Editorial – Narratives at war: There is a fascinating discrepancy at work between narratives found in the news. They vary according to the type of actors upon which one focuses. Actually the difference between some of them is so huge that one wonders if they describe the same world. Furthermore, if those narratives are rooted in the conflict in Ukraine they do not stop there but interact with and impact other areas and dimensions.

Narrative One originates from the U.S. and Europe, with slightly varying emphases according to American or European origin. It runs somehow as follows: The conflict in Ukraine is (almost) over, thanks to legitimate democratic elections and the new Ukrainian President elect Poroshenko, who has outlined his peace plan. The next step is thus, according to the last decades of peace missions and operations, the organisation of peace according to known recipe, hence Barroso starting announcing a donour conference for July (see G7 struggles to find common approach to Russia | World | DW.DE). If ever things were not going as past experience has shown they ought to happen, then it means that Russia is certainly manipulating events (Ibid). Meanwhile, “Russia ‘revanchism'” is now a top U.S. threat (see Breaking Defense); NATO deployment is increased on European territories (see all related article in The Weekly), while Europe and Europeans try to find a less extreme way forward between the U.S. and Russia.

Narrative Two is from Russia, and agrees that peace is foremost in Ukraine and should now be organized, also thanks to Ukraine legitimate President elect and his peace plan (see ‘Russian troops in Ukraine? Got any proof?’ Putin’s best quotes from French media talk“, RT). Unsurprisingly, Russia, however denies all involvement in the conflict. If things do not work out, it thus declines any responsibility, instead hinting at an American responsibility in creating the conditions for civil war. Meanwhile, the U.S. in the “New Russia Doctrine” (Defense News) are cast as a threat to stability for manipulating the happenstance of “colour revolutions”.

However counter-intuitive this may seem, we have here two very similar narratives, which does not stop the violent conflict between both alternatives. This looks very much like the return to a new Cold War that has been frequently underlined.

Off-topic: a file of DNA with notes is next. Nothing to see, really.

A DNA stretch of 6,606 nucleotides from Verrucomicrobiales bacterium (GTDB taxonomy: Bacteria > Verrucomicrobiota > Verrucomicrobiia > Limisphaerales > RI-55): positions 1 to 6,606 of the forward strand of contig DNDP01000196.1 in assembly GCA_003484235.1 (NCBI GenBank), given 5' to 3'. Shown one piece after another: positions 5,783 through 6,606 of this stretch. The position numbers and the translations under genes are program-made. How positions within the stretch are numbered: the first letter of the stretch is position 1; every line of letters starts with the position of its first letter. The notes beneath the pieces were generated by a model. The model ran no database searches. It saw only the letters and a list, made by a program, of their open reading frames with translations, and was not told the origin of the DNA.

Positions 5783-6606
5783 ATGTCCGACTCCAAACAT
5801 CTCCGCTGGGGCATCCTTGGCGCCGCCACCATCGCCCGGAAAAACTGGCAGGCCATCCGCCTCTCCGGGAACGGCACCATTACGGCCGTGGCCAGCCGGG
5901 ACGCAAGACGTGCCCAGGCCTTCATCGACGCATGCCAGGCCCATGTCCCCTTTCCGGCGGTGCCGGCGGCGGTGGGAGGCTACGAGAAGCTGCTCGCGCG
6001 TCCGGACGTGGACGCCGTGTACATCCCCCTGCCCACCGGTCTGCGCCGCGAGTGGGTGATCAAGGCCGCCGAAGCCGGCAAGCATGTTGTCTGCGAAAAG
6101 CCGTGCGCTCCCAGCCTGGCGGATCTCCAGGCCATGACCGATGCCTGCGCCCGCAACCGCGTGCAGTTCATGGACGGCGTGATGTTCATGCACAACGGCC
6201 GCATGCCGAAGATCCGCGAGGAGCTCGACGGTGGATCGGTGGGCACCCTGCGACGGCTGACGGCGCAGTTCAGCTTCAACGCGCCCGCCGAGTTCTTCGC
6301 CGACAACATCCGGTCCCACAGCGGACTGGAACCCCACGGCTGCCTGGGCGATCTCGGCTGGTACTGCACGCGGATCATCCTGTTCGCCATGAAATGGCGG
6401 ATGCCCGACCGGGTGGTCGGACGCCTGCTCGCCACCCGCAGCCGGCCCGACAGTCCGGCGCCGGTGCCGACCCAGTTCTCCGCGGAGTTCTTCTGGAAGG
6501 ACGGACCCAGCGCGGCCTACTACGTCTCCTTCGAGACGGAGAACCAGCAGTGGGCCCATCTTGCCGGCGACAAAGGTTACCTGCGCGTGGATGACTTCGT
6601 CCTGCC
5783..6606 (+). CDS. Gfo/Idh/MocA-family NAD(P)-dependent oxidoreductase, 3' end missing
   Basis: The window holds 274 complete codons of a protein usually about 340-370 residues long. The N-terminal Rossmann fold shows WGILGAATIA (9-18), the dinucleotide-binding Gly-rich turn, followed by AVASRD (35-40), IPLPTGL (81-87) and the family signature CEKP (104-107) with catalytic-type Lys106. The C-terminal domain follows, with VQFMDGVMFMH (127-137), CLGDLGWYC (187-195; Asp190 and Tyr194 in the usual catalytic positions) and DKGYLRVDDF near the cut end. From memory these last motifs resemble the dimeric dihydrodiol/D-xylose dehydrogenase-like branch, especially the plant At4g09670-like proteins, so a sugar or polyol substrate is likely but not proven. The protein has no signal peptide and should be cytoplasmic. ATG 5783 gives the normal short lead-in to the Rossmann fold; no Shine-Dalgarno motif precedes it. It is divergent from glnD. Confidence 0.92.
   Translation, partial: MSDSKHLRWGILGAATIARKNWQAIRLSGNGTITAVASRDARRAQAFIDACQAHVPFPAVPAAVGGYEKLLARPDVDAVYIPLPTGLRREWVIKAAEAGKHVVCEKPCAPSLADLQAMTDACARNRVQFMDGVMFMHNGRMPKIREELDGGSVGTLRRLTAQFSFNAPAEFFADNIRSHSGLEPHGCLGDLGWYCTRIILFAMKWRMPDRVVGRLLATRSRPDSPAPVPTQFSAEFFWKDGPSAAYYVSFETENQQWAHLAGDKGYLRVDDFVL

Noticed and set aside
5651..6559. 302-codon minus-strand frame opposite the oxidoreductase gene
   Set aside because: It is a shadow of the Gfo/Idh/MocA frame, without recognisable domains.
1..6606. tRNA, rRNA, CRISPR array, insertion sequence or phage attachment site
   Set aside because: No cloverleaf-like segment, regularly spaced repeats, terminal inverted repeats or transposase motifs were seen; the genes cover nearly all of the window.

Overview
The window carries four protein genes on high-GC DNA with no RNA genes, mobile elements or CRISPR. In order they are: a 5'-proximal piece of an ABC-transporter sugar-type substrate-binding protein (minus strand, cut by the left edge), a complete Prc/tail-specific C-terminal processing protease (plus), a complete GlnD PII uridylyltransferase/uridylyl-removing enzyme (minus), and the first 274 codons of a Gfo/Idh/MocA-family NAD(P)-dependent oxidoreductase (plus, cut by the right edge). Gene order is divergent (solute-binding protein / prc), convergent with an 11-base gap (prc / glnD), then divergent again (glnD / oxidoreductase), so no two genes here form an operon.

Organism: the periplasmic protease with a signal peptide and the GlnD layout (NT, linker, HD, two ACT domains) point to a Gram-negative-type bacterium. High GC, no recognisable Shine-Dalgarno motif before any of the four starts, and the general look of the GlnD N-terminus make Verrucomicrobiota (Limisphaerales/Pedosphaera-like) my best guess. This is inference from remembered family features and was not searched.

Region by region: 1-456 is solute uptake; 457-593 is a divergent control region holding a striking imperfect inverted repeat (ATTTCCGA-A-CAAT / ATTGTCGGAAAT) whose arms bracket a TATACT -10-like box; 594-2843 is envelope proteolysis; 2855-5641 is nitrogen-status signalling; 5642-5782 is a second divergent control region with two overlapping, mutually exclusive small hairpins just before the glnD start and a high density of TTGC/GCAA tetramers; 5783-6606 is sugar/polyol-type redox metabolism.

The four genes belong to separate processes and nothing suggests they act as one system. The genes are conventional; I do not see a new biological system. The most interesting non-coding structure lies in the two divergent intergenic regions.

But things do not stop here, we also have a Narrative Three emerging, this time not from classical media and diplomatic channels, but from crowd-sourcing, using both classical and new media. Here, the focus is on the war at work in Eastern Ukraine, with videos that are not so dissimilar from those posted on Syria, everything being equal. This narrative thus undermines and seriously questions Narratives One and Two. Actually, war is not at all over in Eastern Ukraine. If Narrative One and Two are created to allow for diplomatic exchanges, an overall international appeasement of the situation and to give hope for peace, then Narrative Three may be seen as counter-productive, even if it is certainly closer to reality.

Behind those different accounts and narratives, we see at work different ways to understand the world, one where external political actors are all-powerful, and the other where processes of escalation between parties (notably warring ones) have their own dynamics, which are partly independent from those powerful actors.  Behind Narratives One and Two, there is a hope or a belief that by 7 June, when Mr Poroshenko will officially become President, the ATO renewed offensive will have succeeded, and as it will have been done by the interim Ukrainian government, the new one will be able to appear, at least externally, as benevolent, thus peace  will come back.

Yet, what if things do not work out this way? What if political dynamics are more complex? The forces of Novorossia in Eastern Ukraine appear to be quite isolated, indeed not benefiting  from any classical support found in wars. However, if we stop only looking at states entities and elites and consider individuals, then, are they that isolated? Could such individual, uncoordinated support change the course of state actors and elite wishes? Could the two similar phenomena of individual Russians, on the one hand, and individual Europeans, on the other, involving themselves in, respectively, Ukraine and Syria  – by the way a phenomenon that is not at all new, as shows the 1936-1939 Spanish Civil War – be a signal that Narrative One and Two are wanting?

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Red (Team) Analysis, Weak signal, political risk, War


Featured image: Explosions – Some of the ground display from the Miramar Airshow – Public Domain via Wikimedia Commons.